Why are you here? More than a metaphysical question, many organizations may recognize the need for consultants but remain unsure about how to use them. This article compares two of the different consulting alternatives--traditional and milestone--and the pros and cons of each.
In a traditional consulting arrangement, a firm deploys a team of full-time individuals at a client site for forty hours per week, typically four days at ten hours per day per consultant. Conversely, under milestone consulting, a client employs a consulting firm to check in with them on a regular basis, ensuring that the project is both meeting its individual goals and, from a broader perspective, remains on track. A client will often utilize a hybrid consultant--equal parts project manager, techie, and application expert--to visit on site every two weeks or so.
Now that the definitions are out of the way, letís discuss each in more detail.
Consultancies typically prefer this arrangement for a number of reasons. First and foremost, traditional consulting maximizes billable time and revenue. Second, and there is more than a bit of truth to this, consultants on the ground can better steer clients in the right direction throughout the project, manage issues, and ensure an overall smoother implementation than if they were not present.
On the downside, traditional consulting tends to be the most expensive option for clients. Also, many organizations face end-user availability issues. Client end-users are often overworked and too busy to spend time with consultants. Remember, end-users on implementation teams have day jobs while consultants exclusively implement the new system. While consultants can work independently, at certain points, client input is imperative. Consultants on site are billing regardless of whether their skills are being used efficiently or not. In the rare event that a project is running ahead of schedule, rare is the consulting company that attempts to move dates up or suggests that its consultants do not need to be on site for several weeks.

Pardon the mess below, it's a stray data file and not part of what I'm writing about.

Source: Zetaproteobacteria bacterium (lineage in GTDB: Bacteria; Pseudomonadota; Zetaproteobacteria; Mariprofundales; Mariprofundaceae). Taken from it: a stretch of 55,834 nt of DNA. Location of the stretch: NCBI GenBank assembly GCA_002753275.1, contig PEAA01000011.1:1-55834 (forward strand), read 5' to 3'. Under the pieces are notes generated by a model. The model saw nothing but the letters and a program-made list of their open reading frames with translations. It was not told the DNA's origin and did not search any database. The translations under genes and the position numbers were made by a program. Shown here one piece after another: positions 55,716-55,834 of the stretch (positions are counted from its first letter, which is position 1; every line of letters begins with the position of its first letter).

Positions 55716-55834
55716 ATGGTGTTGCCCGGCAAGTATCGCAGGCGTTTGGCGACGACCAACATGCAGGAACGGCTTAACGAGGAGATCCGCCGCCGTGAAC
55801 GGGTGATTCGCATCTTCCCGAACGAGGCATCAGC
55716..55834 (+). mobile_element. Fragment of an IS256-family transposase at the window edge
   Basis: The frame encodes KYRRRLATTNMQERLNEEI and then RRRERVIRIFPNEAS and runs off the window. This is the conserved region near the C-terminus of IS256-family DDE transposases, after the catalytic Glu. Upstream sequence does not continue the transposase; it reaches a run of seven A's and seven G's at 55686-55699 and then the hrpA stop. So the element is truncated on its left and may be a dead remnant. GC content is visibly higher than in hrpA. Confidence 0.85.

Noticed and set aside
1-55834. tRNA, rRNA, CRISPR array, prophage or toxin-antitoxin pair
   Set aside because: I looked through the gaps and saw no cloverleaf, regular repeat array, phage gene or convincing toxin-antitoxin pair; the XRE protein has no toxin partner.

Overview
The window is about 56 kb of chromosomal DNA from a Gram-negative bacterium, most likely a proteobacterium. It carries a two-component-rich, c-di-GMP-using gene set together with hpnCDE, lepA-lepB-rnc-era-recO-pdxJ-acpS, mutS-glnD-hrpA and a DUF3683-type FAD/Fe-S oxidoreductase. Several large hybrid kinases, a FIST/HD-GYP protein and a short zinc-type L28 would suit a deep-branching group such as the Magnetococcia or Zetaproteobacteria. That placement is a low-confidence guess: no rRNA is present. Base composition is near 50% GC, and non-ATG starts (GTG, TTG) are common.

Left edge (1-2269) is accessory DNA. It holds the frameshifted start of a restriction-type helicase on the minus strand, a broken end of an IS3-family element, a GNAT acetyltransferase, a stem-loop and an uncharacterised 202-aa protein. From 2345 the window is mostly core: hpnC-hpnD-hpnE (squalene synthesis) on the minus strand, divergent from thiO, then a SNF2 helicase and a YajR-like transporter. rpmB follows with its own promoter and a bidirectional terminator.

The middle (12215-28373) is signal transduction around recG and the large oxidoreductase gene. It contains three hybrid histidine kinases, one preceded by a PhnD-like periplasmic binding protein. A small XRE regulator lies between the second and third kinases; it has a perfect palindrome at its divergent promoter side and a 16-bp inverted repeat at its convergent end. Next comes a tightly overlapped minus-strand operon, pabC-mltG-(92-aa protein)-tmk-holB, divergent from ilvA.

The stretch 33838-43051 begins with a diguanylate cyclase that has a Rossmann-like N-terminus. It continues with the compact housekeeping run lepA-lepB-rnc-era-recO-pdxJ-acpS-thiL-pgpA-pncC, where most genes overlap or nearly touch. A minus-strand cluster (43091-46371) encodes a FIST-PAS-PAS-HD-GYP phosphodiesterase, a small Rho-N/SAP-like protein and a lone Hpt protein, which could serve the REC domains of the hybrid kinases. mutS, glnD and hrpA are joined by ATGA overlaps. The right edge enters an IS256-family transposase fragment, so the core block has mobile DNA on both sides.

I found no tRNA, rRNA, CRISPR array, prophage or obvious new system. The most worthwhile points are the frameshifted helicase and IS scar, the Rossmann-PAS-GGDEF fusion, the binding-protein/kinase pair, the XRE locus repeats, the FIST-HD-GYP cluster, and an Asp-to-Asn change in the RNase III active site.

Benefits of this approach include keeping costs to a minimum. Also, to the extent that the consultantís arrival is known well in advance, end-users can focus on their day jobs during the week knowing that they will devote certain days to the new system, coinciding with the arrival of the consultant. In theory, this can be more efficient.
This method should be used judiciously, as it is rife with potential disadvantages. For one, there may be no one keeping an eye on the implementation on a daily basis, allowing goals and dates to fall by the wayside. Issues may not be broached in time to address them without impacting a go-live date. Also, the implementationís flow may suffer. Projects that constantly start and stop often lose momentum. Projects with more interruptions have a greater chance of failure and milestone-based approaches tend to have this limitation.
Considerations: Which is Best?
Given how much consultants cost, many clients might question the need to have a team of three or more highly paid hourly resources on staff for forty hours per week. To be sure, there is more than one way to deploy consultants in a cost-effective manner. As a general rule, the quality and number of required external resources varies indirectly with the quality and number of available and experienced internal end-users. In other words, an organization with extensive internal resources and expertise needs fewer external consultants. Organizations cannot expect to successfully implement major systems exclusively with either consultants or end-users. Almost always, a combination of each is required. While not necessarily advisable, organizations are often able to handle relatively limited upgrades and enhancements in a "consultant-free" manner.